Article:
And what is God’s answer? Well, as I said, it’s not wrong to say that his answer to life’s sufferings and trials could simply be “I’m God, and I have a right over this universe to mold it as I see fit.” That’s not wrong, but as members of the gracious new covenant, it’s not God’s full answer.

God’s answer to each and every problem we face in this life is the same. It’s simply the gospel, the good news that God has given us himself in the sacrifice of his son on the cross. You ask “God, if you love me, why….” and he answers “I gave you Jesus.”

God, my illness is bad – I gave you Jesus, and he suffered the greatest bodily harm so that he could purchase your resurrection to heaven. You WILL be healed.

My finances are down – I gave you Jesus, and he purchased your adoption, and I am a good father, and I promise to provide all that you need, until I finally bring you home to everlasting riches.

My peers think badly of me – I gave you Jesus, and he suffered the loss of his reputation so that you could be counted righteous in the eyes of your creator.

My spouse isn’t being faithful to me – I gave you Jesus, and he gave his life up for his bride. He is the perfect spouse, and he will never leave you or forsake you.

This is how God proves his love for us, in the gospel of Christ’s life, death and resurrection. He shows over and over again how Jesus proves His powerful, unconditional, never-ending, unilateral love for us. When we wonder why hurt and pain and suffering comes in this world, God doesn’t leave us simply with the answer “because I’m God.” No, he goes further and says “because I love you.”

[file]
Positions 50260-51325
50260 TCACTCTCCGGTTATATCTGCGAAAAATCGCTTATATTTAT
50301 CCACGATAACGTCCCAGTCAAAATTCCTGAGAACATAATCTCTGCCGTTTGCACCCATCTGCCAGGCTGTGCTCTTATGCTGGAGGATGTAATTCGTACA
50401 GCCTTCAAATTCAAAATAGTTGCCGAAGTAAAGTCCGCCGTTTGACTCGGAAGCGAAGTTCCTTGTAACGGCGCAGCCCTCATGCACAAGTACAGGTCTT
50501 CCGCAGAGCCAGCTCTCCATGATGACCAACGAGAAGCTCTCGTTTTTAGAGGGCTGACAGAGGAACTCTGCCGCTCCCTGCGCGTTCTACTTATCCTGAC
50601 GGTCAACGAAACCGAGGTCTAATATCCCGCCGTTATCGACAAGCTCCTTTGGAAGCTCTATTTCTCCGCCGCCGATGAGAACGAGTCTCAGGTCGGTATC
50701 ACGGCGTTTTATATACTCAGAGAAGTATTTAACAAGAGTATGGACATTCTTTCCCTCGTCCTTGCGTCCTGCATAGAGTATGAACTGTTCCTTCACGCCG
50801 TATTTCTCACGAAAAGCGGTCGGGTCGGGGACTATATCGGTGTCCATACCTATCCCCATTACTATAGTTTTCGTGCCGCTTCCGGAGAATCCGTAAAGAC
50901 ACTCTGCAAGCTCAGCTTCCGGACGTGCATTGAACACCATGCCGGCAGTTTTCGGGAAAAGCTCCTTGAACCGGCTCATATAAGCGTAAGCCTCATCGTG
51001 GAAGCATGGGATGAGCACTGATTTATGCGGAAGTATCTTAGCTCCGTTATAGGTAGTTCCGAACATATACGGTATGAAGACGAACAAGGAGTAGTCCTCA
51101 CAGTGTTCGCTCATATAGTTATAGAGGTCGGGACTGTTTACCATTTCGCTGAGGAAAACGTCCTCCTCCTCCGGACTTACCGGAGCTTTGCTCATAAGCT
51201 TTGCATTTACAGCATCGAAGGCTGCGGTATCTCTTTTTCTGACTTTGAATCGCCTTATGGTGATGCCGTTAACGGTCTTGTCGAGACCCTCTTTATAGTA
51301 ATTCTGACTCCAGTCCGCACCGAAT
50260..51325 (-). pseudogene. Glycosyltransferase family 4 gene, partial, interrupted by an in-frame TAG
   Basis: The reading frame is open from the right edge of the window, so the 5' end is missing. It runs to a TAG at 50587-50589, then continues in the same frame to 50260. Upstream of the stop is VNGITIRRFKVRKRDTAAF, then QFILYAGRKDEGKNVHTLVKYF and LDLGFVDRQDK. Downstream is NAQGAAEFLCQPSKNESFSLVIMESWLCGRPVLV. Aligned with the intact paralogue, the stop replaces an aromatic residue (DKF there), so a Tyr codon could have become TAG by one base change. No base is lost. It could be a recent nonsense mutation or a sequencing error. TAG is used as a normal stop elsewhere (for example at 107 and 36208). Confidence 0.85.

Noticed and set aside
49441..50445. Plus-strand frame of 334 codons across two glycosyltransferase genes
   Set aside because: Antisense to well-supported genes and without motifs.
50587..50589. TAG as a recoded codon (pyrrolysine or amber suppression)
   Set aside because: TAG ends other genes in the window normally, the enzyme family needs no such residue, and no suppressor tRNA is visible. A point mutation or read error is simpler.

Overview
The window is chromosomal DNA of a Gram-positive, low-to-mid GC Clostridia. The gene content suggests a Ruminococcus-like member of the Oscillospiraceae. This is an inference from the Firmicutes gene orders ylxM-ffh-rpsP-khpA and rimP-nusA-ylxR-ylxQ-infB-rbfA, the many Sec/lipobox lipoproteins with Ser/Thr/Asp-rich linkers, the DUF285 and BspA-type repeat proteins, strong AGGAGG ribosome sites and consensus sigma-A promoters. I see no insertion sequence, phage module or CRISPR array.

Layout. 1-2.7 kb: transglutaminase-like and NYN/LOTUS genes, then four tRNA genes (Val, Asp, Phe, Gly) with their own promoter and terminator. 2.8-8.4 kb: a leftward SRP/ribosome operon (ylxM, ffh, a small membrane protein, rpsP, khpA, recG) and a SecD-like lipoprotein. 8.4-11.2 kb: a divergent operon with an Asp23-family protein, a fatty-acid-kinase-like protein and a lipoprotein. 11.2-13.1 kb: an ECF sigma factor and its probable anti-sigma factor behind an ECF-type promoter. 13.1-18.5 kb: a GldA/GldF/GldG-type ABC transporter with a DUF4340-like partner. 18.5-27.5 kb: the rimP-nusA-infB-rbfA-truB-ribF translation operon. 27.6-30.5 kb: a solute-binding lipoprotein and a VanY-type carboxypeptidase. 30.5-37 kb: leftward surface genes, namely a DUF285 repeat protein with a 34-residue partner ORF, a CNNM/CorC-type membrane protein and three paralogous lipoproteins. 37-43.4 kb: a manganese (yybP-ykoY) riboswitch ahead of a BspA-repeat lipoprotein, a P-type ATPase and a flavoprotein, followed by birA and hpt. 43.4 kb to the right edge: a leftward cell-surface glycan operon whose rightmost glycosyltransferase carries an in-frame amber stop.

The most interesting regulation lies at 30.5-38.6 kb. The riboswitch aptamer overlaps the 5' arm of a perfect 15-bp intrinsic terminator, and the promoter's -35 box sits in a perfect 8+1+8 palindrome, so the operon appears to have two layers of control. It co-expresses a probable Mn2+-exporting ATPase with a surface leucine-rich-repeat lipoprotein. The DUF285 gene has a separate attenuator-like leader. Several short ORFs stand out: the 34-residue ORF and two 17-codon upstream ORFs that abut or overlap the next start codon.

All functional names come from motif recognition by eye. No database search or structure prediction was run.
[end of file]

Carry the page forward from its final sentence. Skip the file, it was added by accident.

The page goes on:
Do you wonder if God loves you? Then look at Jesus.

Do you wonder if God will care for you? Look at Christ!

Do you wonder if God is able to deliver you from the darkness that you’re in? Look at, hope in, and cling to the gospel of Christ’s life, death and resurrection.

In the gospel, God shows the great lengths he is willing to go to in order to save us, and because of this, we need not wonder when trials come. When our world turns dark, we need not wonder if God loves us, or is mindful of us, because in the gospel, he proved it!

In the gospel, God proved that he can be trusted, even when storms come. In the gospel, God proved that he is our only refuge when enemies surround us. In the gospel, God proved that he will stay faithful when no one else is.

Christ was forsaken, so that God would show himself faithful.

I hope that when you begin to question God, that you will remember the answer. At the end of Romans, chapter eight, Paul says “if God didn’t spare his own son, but gave him up for us, then he can be trusted with all else in our lives.” (brandon’s paraphrased version).

What Paul means is this – If God did the hardest thing (giving up his son for us), then isn’t it easy to believe that he can be trusted with the rest of our life? Isn’t it easy to believe, when compared with the gospel, that God will provide food, or finances, or healing, or restoration to our relationships, and that if he doesn’t, then he has something better in mind? If he really did sacrifice his own son so that we could be saved, then hasn’t he earned our trust in everything else?

Oh Christian, remember the answer. The answer is always found in the gospel. Remember the gospel. God moved heaven and earth to save you, and so…when the whole world feels like its crumbling down around you, it might just be that he’s doing a little re-arranging.